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By Reuben Gonzales - Staff Reporter
Those trapped in domestic violence, or looking to help others in abusive situations, can find help at Highline this month.
October is Domestic Vio- lence Awareness Month, and to recognize this, Highline's Women's Programs is holding a few workshops.
These workshops are in- tended to better help both vic- tims of domestic violence, and those who want to help others
trapped in the abuse cycle. 211 Helpline Information Session is today, Oct. 11 from 2 to 3 p.m. in Building 8, in the
Mt. Skokomish room. This event will give infor-
mation regarding the 211 re- source helpline, and how to navigate its system.
"I recommend students go to the 211 resources workshop, to learn how to search for re- sources that serve best for the needs they are looking for," said Jean Munro of Women's Programs.
Information such as where
to find shelter, food, utility as- sistance, health care and legal assistance will be available.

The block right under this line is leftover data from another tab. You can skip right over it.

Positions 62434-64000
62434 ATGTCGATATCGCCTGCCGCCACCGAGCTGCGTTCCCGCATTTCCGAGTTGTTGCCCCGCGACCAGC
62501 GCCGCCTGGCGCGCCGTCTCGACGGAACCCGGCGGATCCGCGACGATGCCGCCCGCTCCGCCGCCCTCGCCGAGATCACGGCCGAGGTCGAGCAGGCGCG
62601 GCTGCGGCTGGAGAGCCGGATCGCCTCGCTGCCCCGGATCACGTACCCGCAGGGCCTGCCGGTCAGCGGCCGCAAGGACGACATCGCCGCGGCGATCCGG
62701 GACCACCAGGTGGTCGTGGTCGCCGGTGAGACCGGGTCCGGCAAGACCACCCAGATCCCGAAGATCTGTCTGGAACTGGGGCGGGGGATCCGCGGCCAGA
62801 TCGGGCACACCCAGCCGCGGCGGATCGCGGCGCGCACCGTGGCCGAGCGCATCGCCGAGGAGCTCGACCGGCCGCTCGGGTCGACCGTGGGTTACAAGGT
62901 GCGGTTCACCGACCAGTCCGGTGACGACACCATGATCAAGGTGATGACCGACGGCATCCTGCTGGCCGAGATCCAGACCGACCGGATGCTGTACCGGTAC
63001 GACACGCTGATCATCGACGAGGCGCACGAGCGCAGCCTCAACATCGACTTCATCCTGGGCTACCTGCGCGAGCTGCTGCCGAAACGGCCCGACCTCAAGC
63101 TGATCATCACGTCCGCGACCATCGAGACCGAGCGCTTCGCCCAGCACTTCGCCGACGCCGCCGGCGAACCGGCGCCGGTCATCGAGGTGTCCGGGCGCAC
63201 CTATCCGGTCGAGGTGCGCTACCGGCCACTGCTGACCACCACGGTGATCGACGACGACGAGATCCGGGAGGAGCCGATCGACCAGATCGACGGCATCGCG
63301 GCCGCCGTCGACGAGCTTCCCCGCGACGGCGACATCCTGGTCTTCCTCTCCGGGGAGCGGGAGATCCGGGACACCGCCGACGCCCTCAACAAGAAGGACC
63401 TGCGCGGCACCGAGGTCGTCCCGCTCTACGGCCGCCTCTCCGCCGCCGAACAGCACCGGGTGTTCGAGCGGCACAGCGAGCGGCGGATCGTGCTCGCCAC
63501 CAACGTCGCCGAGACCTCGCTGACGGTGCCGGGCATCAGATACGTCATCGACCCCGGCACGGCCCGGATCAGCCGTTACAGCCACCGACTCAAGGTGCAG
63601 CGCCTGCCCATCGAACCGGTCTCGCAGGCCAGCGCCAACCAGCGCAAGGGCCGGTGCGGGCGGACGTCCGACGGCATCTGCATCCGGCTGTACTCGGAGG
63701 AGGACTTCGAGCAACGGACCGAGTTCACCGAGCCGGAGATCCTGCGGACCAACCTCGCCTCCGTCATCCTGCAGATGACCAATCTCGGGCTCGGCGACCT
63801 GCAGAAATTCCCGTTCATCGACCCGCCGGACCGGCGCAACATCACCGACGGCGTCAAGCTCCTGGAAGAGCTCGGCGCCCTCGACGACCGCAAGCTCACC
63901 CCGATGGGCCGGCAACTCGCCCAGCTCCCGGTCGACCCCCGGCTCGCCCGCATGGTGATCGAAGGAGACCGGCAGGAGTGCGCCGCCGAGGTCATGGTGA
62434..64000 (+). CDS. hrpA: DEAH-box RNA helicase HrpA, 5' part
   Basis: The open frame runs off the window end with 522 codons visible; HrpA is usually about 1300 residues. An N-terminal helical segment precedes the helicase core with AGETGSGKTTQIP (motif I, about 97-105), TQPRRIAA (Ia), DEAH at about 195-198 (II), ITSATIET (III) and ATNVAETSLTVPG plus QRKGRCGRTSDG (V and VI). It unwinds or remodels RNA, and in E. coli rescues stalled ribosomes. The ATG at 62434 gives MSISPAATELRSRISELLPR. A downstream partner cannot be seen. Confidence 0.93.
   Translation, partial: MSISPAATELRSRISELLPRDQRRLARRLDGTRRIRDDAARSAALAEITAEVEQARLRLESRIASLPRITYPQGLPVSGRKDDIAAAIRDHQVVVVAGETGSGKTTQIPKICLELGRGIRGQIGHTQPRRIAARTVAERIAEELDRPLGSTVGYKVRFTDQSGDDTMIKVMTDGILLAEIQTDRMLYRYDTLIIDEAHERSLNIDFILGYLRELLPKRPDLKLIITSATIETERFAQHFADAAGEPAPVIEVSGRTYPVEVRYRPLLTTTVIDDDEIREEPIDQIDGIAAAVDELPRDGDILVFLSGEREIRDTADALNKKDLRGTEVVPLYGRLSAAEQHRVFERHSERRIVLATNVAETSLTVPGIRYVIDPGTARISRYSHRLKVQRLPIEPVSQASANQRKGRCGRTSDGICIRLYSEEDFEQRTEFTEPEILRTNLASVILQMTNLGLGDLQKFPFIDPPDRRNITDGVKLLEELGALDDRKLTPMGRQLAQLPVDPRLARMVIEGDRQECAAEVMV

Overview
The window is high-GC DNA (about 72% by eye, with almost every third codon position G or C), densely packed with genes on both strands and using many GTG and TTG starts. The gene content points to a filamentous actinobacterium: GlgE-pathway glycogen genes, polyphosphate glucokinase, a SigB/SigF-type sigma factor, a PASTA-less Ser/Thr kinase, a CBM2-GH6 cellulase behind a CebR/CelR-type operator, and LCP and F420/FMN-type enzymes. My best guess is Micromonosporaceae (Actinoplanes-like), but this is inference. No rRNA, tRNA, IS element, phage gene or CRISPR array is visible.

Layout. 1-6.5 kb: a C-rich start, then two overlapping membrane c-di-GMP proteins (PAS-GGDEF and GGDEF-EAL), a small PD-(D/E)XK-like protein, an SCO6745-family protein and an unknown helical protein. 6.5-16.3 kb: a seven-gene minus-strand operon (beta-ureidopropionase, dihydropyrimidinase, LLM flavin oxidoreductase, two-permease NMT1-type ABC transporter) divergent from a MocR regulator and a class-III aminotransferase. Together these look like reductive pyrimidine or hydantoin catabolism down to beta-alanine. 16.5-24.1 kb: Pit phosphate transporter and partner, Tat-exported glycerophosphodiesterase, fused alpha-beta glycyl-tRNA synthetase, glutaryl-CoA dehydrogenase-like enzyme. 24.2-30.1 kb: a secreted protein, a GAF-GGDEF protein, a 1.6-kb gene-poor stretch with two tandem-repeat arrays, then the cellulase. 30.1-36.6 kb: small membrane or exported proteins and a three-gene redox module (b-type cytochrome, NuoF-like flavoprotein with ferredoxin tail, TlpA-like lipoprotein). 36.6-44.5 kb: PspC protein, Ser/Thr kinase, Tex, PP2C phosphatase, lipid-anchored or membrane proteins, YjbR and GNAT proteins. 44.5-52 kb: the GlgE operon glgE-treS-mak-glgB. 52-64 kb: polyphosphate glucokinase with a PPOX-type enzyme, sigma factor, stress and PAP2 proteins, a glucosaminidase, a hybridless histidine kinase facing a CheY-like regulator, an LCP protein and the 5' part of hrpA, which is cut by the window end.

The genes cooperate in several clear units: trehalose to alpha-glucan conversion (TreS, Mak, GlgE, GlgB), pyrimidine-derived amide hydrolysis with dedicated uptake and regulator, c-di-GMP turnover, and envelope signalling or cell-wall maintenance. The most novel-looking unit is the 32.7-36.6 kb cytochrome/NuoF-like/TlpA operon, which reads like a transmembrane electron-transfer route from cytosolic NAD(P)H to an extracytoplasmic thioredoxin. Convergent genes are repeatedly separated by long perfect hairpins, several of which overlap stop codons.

The Women's Programs an- nual Clothesline Project will be on full display from Oct. 16 to 18.
This project is to both pres- ent awareness, and show the reality of violence in day-to-day lives.
There will be T-shirts de- signed by survivors of violence, or in honor of a loved one who experienced violence.
"Students will be able to paint T-shirts using art as therapy, and to pay homage to
those that have lost [their] lives to domestic violence," said Munro. "[It] gives encouraging messages... to get out, and to have the courage to ask and re- ceive help."
These shirts will be dis- played in Building 6 and 8.
Domestic Violence 101 will be on Oct. 17 from 10 to 11 a.m. in Building 7, room 101. This workshop will cover subjects such as recognizing the signs of abuse, supporting loved ones are trapped in abusive relation- ships, and how to find resources available for victims of abuse.
Although the subject matter can be difficult to hear, it's im- portant for the Highline com- munity to become educated on the signs of abuse and how to help, Munro said.
"The more we can come to-gether as a community, the more the message will be out [there] that we are not going to tolerate hate, bullying, and violence in our lives, [or] on our campus and surround- ing communities," Munro said.
And although these work- shops are presented by Wom- en's Programs, all genders are certainly welcome, she said.
"Violence does not discrim- inate, and our workshops will help anyone in attendance," Munro said.